Judging Amy

For comic chameleon Amy Sedaris, happiness is a custom-made fat suit.


In the pantheon of high school misfits, there will always be a very special place for Jerri Blank, the wide-hipped anti-heroine of Comedy Central’s cult hit Strangers With Candy. A former thief, junkie and cut-rate hooker, Jerri returns to the ninth grade for a fresh start and desperately tries to fit in with the popular crowd, despite the fact that she’s in her mid-40s and has a two-inch overbite.

When it comes to Hollywood misfits, meanwhile, few can compare with Amy Sedaris, the comedian, actress and playwright who created Jerri for the TV series (which aired for three seasons beginning in 1999) and who this summer revives the character in a film of the same name. Sedaris, 45, spends much of her time in her cluttered West Village rental, where she bakes cupcakes that she sells to local cafés for $1 each, performs violent skits to disturb the neighbors who can see into her living room and writes letters to her deceased pet rabbit, Tattletale, whose ashes she keeps on a shelf above her bed. Major film roles? None to speak of, though Sedaris has stood out in about a dozen supporting parts, most recently as Mrs. Kravitz in Bewitched.

Fortunately, Sedaris possesses many attributes that Jerri doesn’t—among them keen intelligence, a command of basic hygiene and, most crucially, talent. Despite her utter lack of interest in the conventional perceptions of success, she has managed to become one of the most popular girls in the high school otherwise known as show business.

“Amy is an art form unto herself,” says Philip Seymour Hoffman, a longtime friend who often plays childish acting games with Sedaris in her apartment. “She’s so utterly unique and shockingly funny. She’s also more consistently creative than almost anyone I know.”

Many people got their first taste of Sedaris’s uniquely twisted humor in the autobiographical essays of her brother and occasional collaborator, David Sedaris (Naked, Me Talk Pretty One Day). Amy was the one who returned home for Christmas in a custom fat suit. (Her father, she recalls, was easily fooled: “I’d be reaching for a Christmas cookie and he’d literally slap my hand away.”) Sedaris later donned the suit for the pilot of Strangers and now has five of them in her closet, alongside uniforms from previous jobs at Winn Dixie and Red Lobster.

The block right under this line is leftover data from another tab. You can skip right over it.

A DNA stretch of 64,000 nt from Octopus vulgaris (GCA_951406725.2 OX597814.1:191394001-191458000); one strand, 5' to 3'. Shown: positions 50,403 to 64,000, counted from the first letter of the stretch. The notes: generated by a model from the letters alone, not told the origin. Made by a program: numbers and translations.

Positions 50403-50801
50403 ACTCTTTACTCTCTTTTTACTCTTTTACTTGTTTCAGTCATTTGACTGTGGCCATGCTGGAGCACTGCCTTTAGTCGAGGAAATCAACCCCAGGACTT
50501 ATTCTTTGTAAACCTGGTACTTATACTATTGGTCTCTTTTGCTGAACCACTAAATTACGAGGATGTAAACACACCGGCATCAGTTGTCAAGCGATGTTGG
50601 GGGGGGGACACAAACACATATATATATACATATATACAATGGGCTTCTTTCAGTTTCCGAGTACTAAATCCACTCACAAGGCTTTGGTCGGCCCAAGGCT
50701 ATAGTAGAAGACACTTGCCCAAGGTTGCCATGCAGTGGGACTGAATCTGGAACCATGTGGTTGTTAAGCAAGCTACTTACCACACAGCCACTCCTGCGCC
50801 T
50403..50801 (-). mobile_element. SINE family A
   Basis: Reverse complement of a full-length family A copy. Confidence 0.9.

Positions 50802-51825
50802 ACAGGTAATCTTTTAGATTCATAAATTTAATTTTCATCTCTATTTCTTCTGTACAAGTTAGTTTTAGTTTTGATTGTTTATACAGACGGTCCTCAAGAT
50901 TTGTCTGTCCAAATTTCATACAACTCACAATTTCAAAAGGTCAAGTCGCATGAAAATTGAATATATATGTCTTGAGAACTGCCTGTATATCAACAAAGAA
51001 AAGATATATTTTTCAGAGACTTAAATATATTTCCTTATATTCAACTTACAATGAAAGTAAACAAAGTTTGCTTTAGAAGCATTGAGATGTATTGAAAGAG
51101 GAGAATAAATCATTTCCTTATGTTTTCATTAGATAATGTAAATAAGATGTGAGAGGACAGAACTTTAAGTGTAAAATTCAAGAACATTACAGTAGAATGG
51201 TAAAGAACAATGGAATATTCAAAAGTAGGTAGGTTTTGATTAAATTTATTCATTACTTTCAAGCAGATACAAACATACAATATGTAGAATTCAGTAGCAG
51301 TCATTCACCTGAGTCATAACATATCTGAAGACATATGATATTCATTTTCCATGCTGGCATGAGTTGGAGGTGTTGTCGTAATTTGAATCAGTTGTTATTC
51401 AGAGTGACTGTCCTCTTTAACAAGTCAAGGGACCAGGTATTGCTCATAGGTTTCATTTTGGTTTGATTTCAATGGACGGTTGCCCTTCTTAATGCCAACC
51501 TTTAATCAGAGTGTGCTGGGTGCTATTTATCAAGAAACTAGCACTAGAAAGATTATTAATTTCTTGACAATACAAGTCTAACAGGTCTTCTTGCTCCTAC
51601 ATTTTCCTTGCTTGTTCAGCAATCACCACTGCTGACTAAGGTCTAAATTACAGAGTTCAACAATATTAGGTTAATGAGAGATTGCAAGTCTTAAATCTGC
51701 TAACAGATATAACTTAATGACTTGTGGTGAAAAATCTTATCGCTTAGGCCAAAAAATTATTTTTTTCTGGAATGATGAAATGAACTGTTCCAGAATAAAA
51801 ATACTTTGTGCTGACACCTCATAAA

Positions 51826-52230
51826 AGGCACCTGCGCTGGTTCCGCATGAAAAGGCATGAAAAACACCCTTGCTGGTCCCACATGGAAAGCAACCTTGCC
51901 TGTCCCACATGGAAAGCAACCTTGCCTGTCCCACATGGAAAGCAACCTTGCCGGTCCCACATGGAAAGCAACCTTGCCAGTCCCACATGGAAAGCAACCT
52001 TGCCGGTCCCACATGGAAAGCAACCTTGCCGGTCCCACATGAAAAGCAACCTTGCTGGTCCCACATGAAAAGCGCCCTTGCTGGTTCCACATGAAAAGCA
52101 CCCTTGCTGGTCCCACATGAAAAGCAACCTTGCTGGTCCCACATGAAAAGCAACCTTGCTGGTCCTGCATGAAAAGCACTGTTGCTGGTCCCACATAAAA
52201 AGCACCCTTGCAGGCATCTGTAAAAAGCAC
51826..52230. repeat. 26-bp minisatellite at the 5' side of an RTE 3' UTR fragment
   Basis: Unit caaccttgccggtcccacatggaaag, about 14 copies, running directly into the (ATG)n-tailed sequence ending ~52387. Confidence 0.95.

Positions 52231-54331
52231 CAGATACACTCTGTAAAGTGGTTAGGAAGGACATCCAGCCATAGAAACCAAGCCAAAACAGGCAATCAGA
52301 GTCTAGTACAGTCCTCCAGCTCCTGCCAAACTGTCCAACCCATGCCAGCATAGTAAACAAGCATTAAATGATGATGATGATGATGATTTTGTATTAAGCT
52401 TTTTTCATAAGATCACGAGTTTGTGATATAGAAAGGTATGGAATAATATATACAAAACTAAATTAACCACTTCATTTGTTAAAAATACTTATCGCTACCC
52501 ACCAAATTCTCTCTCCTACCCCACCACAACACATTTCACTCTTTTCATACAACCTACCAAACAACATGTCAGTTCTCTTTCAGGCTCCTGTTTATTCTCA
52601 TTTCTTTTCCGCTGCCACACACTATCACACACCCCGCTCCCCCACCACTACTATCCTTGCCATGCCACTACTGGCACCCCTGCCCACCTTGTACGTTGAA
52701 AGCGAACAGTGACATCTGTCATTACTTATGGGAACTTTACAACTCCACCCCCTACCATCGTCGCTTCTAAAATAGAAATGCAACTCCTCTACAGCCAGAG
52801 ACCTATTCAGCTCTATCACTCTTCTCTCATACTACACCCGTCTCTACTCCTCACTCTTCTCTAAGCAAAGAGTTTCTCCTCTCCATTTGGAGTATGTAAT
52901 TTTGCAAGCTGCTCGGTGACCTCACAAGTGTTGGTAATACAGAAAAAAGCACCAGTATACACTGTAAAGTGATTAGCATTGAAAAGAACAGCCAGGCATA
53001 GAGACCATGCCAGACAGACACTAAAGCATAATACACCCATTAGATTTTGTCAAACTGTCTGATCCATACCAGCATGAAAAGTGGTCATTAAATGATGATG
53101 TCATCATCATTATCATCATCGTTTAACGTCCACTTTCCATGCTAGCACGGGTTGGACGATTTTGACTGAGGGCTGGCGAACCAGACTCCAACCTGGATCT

The movie reunites Sedaris with her original collaborators Stephen Colbert and Paul Dinello, plus other friends such as Hoffman and Sarah Jessica Parker. Still, Sedaris isn’t doing much to raise expectations for the film. “Well, I don’t know many TV shows that became successful movies,” she says. “Do you?” The show’s best moments came during scenarios that were improvised on the spot—say, when Jerri waits in a Dumpster for a tryst with the school jock—but Sedaris, a veteran of famed Chicago improv troupe Second City, frets that the film’s tight shooting schedule made it difficult to go off script. “We shot it in the summer, and it was really hot,” she says. “And I was in a fatty suit and wig and turtleneck, so my mind was completely blank. And I’d just had dental surgery. I was stretching my stitches to do Jerri’s overbite, so it wasn’t really healing properly. I had a lot of setbacks, you might say.”

Not that Sedaris has any intention of ever stealing an Oscar from Nicole Kidman. “I’m a clown, I’m not an actress,” she says. “I can’t play a real moment to save my life. I don’t want to be sexy. I want to look unattractive and I want big laughs.”

Even while off duty, the petite, pixieish Sedaris, who is in fact quite pretty, misses no opportunity to dress up in character. (She hates going to parties but loves working at them because it gives her a chance to play cocktail waitress.) According to her friends, the key to Sedaris’s comic genius is that she takes all her endeavors extremely seriously, whether she’s papering the walls of her apartment with Chinese candy wrappers or writing her upcoming hospitality cookbook, I Like You (Warner Books). “She’s not doing these things so people will say, ‘Oh, isn’t that quirky,’” says Dinello, who directed Strangers. “She waitresses because she likes it and likes earning money from it. It’s who she is.”

Sedaris, who lives alone, freely admits that she has intimacy issues. “My first instinct when anything [bad] happens,” she says, “is to think of something funny to protect myself.” Although she has had several relationships, the latest with an imaginary, abusive Argentine boyfriend named Ricky, she is now single and has decided that’s better for everyone.

“I’m always attracted to troubled people,” she explains. “You know, alcoholics. People who don’t want to be tied down. And that’s just not going to change.”